Very short Blythe London Backsaw

Discussion in 'Forum: Saw Identification and Discussion' started by streetcore, Aug 17, 2017.

  1. streetcore

    streetcore New Member

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    1
    Hi there. I've started to get interested in old hand tools recently and found a very short brass backed saw the other day that is stamped "Blythe London". The useable portion of the blade is only about four inches long and I'm wondering if it could have been made this way or is it more likely that someone cut it down to this size? I found a picture on this site of a similar saw with a longer blade, but I've not found anything similar to this one.

    If the blade was replaced, could this still be a useful saw or is it more of a novelty item at this size?

    Thanks for any advice or information. Here's a few pics:
    20170815-blythe-backsaw-2861.jpg

    20170815-blythe-backsaw-2863.jpg
    20170815-blythe-backsaw-2865.jpg

    20170815-blythe-backsaw-2869.jpg

    20170815-blythe-backsaw-2868.jpg
     
  2. fred0325

    fred0325 Most Valued Member

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    1,084
    Hi,

    I don't know whether it has been cut down or not, although I suspect that it has. The front of the brass back does not look at all factory made, and there looks to be a little heat bluing on the none-toothed part of the blade under the handle. This may have been done by an uncooled rotating wheel (angle grinder?)

    Although, in the saw's favour, the fracture in the blade under the handle is in about the right place for such a thing being the genuine article (at the back at least) and so perhaps the bluing may be a recent attempt to tidy the back of the blade up.

    The stamp is currently central to the back, which could be the "right" place for the stamp, but it is also possible that the stamp may have been originally asymmetrically placed towards the rear, so that if it has been cut down from the front, the mark would have been centralised.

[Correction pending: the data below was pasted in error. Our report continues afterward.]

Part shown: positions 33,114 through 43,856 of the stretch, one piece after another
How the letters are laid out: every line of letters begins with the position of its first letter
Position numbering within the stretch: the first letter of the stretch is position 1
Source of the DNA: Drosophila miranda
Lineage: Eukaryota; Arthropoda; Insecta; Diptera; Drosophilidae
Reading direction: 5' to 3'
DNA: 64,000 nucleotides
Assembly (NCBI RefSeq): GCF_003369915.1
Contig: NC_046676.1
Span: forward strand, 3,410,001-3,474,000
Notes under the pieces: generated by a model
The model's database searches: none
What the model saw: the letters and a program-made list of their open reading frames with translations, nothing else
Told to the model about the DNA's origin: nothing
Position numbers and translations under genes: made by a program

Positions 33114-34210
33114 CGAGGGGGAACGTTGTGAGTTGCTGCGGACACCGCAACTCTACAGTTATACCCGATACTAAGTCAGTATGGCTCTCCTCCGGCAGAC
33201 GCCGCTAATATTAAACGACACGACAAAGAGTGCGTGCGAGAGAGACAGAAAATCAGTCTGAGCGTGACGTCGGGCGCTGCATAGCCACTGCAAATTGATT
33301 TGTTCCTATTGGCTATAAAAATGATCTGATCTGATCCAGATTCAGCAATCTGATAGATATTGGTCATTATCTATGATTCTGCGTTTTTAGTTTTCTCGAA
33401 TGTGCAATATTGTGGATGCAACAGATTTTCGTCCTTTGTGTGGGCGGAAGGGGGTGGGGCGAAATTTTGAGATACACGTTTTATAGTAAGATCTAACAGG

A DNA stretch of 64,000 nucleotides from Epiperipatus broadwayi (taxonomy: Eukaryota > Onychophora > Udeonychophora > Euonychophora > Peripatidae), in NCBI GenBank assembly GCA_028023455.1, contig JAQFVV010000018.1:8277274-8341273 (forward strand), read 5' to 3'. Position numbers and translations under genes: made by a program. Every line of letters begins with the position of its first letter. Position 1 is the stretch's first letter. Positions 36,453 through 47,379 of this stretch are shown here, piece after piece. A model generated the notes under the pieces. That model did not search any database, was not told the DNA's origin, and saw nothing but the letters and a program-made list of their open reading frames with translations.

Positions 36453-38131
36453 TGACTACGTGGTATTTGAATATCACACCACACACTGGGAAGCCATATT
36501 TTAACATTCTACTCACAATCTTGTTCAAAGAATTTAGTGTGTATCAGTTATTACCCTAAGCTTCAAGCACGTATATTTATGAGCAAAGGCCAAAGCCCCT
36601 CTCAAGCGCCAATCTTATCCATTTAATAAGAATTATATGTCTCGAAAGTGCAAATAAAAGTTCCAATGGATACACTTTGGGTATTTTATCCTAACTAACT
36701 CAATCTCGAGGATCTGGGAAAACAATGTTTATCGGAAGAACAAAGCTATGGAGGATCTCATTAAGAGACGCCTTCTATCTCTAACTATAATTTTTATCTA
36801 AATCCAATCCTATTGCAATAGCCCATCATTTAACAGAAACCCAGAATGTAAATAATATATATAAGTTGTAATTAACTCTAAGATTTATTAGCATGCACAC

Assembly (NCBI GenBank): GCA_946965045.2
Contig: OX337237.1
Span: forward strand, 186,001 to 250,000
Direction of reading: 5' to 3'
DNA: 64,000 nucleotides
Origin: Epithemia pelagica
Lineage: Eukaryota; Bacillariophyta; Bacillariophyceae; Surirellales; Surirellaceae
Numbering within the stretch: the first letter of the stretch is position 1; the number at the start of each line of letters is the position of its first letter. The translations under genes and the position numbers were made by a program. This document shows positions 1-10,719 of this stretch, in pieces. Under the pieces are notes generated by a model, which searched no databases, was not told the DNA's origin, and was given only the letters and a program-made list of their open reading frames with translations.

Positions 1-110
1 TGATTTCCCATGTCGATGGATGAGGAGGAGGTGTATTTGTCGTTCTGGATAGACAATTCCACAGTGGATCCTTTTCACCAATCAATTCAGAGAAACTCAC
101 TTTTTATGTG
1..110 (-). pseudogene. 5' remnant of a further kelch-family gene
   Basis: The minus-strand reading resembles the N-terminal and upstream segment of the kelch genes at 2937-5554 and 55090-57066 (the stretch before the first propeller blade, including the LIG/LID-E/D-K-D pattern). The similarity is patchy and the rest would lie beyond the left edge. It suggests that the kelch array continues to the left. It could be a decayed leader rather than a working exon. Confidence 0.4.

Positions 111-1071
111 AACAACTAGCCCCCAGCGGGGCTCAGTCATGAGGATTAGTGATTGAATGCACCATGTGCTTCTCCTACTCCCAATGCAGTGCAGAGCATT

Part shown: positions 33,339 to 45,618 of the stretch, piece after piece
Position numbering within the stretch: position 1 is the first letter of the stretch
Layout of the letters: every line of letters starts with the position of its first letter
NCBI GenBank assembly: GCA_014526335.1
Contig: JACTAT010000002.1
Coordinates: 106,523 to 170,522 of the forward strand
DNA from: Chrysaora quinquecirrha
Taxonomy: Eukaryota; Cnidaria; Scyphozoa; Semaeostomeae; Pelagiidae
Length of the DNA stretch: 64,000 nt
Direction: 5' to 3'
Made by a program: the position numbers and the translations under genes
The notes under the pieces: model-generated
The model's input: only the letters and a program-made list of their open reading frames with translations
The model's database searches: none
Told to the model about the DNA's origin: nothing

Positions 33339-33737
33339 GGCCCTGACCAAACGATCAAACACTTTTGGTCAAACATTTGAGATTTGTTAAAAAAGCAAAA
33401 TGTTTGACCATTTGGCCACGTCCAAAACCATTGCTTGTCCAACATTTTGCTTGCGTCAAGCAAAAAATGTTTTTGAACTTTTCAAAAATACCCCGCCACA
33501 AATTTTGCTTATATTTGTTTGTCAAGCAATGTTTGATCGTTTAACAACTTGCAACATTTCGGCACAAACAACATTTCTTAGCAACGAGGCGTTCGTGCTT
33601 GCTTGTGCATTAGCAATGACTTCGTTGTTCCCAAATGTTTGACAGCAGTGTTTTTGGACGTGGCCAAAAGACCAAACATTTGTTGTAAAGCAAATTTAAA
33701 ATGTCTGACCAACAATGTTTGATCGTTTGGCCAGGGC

Perhaps someone else could give an opinion on this.

    Fred
     
  3. Peter Armstrong

    Peter Armstrong Member

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    Streetcore
    I'm far from an expert but the edges of the stamp around Blythe is what you see on saws made in the late 1700's early 1800's. In the day music instrument makers did use small saws so the length could be kosher.

    I have a 7" dovetail saw I use for cutting small trim in a little mitre box I made for that saw but a 4 1/2" saw would do the job just as good. Just depends on how big a piece you want to cut with it, for small jobs it would work good.

    Peter
     
  4. David

    David Most Valued Member

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    280
    Here's a picture of the only Blythe London saw I have, and the mark is, as Fred suggests, closer to the handle and not centered. BSSM has the mark shown as being around 1840, which is more or less in line with Peter's suggestion. The handle shape of your saw, Streetcore, strikes me as possibly being earlier than that, but we all know the folly of dating by handle shape.
    David
    . Blythe.jpg
     
  5. Peter Armstrong

    Peter Armstrong Member

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    David
    Just looking at the shape of that saw, to me they both look like a Howel and if the Blythe wording was changed to Howel the makers stamp would look correct too.

    Peter
     
    Last edited: Aug 18, 2017
  6. Peter Armstrong

    Peter Armstrong Member

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    23
    Guys